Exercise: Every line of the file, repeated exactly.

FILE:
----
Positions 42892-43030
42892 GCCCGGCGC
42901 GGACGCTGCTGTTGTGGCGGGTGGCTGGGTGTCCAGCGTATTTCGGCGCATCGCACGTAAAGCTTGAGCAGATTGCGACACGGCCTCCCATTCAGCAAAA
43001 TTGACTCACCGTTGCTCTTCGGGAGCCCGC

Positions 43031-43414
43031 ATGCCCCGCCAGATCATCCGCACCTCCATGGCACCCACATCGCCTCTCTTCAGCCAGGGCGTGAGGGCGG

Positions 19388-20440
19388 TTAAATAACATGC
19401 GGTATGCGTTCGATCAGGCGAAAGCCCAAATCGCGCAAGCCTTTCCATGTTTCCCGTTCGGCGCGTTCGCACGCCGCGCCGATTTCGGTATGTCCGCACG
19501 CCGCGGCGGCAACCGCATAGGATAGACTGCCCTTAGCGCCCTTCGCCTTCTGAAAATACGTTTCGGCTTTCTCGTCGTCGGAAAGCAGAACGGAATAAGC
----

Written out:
Positions 42892-43030
42892 GCCCGGCGC
42901 GGACGCTGCTGTTGTGGCGGGTGGCTGGGTGTCCAGCGTATTTCGGCGCATCGCACGTAAAGCTTGAGCAGATTGCGACACGGCCTCCCATTCAGCAAAA
43001 TTGACTCACCGTTGCTCTTCGGGAGCCCGC

Positions 43031-43414
43031 ATGCCCCGCCAGATCATCCGCACCTCCATGGCACCCACATCGCCTCTCTTCAGCCAGGGCGTGAGGGCGG

Positions 19388-20440
19388 TTAAATAACATGC
19401 GGTATGCGTTCGATCAGGCGAAAGCCCAAATCGCGCAAGCCTTTCCATGTTTCCCGTTCGGCGCGTTCGCACGCCGCGCCGATTTCGGTATGTCCGCACG
19501 CCGCGGCGGCAACCGCATAGGATAGACTGCCCTTAGCGCCCTTCGCCTTCTGAAAATACGTTTCGGCTTTCTCGTCGTCGGAAAGCAGAACGGAATAAGC